Paper Review September 2018

Paper Review September 2018

Prefabricated or custom orthoses are frequently utilised to reduce plantar heel pressures, particularly in the “At Risk Foot”. The design of these insoles often differs between health professionals, NHS Trusts and individual preferences rather than following set scientific guidelines. Although this paper isn’t particularly recent, it gives a thought-provoking insight into the most effective essentials for insole design through finite element analysis.

 

Reduction of plantar heel pressures: Insole design using finite element analysis.

Goske, S., Erdemir, A., Petre, M., Budhabhatti, S. & Cavanagh PR. (2006).

Journal of Biomechanics 39(13):2363-70.

Overview:

“The aims of this study were to develop a finite element model of the heel pad and footwear and to explore the insole design space in order to quantify the effects of insole conformity, insole thickness, and insole material on pressure relief”.

What it all means:

This research found that conforming insoles had the biggest effect, possibly because they have a bigger contact area which could decrease overall pressure (Pressure = Force / Area). Material thickness also had a bearing on pressure reduction while insole material choice showed the least effect.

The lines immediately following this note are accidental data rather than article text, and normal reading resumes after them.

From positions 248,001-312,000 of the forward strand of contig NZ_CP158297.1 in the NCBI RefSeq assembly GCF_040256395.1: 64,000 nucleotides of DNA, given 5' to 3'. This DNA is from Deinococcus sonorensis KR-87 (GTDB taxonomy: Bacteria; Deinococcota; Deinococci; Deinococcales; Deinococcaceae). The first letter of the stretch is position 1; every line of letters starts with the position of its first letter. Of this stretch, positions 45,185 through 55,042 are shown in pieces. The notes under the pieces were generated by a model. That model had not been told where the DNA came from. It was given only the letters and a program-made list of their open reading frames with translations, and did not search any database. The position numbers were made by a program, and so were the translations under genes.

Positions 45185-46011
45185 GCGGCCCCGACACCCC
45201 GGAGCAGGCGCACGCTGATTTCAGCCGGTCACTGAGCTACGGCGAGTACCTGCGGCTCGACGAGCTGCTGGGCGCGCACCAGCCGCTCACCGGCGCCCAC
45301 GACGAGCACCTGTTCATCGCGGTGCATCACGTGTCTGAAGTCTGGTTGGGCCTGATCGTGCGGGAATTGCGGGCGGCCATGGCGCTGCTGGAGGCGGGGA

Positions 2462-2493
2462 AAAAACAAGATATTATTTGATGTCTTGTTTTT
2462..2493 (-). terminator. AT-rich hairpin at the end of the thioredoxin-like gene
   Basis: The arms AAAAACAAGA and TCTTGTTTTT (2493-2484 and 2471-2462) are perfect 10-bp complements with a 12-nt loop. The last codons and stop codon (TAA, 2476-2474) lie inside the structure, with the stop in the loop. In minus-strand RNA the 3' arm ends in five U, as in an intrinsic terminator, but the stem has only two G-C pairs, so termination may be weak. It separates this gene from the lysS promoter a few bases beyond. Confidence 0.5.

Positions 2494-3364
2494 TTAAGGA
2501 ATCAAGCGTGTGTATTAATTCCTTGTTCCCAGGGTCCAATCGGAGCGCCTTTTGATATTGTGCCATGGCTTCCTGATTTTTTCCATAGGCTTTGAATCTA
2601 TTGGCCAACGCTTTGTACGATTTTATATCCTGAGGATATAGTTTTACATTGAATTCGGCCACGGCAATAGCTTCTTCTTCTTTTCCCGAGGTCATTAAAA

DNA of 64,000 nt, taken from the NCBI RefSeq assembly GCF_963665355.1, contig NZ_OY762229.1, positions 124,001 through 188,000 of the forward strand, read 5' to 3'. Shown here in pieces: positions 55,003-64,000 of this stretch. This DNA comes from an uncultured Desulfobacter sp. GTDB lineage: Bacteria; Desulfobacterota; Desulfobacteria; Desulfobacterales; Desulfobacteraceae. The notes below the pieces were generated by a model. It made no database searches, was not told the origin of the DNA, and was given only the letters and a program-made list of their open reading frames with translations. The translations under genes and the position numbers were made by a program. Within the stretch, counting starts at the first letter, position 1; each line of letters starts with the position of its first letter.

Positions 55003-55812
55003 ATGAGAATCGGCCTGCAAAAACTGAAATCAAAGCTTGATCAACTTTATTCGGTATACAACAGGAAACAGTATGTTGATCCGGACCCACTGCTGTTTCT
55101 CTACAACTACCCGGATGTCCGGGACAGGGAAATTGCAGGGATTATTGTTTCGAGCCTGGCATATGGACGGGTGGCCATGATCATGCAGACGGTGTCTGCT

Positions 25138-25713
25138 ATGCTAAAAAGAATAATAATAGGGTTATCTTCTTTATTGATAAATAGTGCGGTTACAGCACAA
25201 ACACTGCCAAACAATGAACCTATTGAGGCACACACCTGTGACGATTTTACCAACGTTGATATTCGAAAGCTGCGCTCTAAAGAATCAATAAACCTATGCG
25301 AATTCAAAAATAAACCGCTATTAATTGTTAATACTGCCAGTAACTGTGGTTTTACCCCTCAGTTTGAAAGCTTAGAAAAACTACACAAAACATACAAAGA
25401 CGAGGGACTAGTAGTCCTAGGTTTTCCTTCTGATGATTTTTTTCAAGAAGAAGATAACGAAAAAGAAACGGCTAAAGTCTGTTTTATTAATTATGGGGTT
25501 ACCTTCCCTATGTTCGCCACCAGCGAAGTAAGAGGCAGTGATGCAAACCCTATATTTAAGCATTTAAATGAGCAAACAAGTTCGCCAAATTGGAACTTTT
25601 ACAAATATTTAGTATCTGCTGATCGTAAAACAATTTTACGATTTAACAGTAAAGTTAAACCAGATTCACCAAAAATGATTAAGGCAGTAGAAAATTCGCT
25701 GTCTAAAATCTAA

Key points:

  • “Finite element analysis provides an efficient computational framework to investigate the performance of a large number of designs for optimal plantar pressure reduction”.
  • 2D plane strain finite element modelling was utilised to investigate 27 insole designs
  • Combinations of the following were stimulated during the early support stage of gait:
    • 3 insole conformity levels (flat, half conforming, full conforming),
    • 3 insole thickness values (6.3, 9.5 and 12.7 mm)
    • 3 insole materials (Poron Cushioning, Microcel Puff Lite and Microcel Puff)
  • Conformity of the insole was the most important design variable
  • Peak pressures were relatively insensitive to insole material selection

Putting it into practice:

  1. Rather than issuing a flat cushioning material cut out for elderly and “At Risk” patients, try using a contoured orthotic which supports the natural structures of the foot.
  1. For more complex patients or those with complex foot deformities, a custom made “Total Contact Insole” (TCI) can work very well. Maximising the surface area with a custom orthotic means that high pressure areas are reduced because the load is spread over a greater area.
  1. Bio-Soft-Plus is an excellent choice if using a prefabricated orthotic because the memory foam top cover conforms to the shape of the individual patient’s foot, while the polyurethane base provides cushioning and shock attenuation.

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